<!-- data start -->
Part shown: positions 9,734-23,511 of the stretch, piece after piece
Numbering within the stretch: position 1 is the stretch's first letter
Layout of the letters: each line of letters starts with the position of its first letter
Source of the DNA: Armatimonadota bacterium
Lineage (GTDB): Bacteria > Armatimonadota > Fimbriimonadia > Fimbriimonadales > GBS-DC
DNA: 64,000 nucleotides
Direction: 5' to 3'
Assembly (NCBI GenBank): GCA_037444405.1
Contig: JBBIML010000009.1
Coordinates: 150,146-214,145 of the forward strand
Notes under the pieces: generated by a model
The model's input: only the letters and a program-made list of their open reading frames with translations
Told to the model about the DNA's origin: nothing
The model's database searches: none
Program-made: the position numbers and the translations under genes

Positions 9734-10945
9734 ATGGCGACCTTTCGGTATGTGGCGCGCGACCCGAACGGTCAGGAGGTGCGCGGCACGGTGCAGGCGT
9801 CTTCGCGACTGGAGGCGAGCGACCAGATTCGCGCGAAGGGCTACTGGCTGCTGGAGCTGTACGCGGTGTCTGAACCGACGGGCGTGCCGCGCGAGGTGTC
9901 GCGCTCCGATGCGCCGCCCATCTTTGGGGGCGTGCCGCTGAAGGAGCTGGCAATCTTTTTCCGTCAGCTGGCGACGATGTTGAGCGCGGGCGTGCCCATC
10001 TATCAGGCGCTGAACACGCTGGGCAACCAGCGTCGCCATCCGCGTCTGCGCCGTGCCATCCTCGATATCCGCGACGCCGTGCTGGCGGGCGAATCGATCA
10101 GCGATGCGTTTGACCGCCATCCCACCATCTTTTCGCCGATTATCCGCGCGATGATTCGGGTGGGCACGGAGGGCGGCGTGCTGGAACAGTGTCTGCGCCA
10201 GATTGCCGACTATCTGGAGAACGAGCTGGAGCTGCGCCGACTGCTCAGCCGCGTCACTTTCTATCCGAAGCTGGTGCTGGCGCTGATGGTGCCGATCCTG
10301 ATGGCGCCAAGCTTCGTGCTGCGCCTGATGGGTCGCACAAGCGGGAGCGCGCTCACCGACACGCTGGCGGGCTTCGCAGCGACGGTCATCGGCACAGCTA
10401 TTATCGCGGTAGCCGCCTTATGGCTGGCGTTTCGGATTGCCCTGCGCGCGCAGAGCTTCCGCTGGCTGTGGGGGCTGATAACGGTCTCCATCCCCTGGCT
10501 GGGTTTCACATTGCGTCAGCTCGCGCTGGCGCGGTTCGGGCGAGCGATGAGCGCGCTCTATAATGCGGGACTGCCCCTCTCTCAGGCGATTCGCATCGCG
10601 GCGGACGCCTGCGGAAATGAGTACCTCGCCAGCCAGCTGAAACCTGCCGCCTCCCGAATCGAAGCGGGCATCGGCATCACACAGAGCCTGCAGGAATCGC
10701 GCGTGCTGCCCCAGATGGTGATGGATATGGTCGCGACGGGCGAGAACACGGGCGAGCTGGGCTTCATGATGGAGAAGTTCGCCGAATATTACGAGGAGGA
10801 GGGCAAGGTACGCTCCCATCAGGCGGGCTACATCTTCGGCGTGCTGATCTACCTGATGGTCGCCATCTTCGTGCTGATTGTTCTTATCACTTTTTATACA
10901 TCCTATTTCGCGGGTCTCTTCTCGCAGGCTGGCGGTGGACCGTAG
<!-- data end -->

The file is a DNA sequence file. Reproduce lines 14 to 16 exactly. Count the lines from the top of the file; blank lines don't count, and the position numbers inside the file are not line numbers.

The model's database searches: none
Program-made: the position numbers and the translations under genes

Positions 9734-10945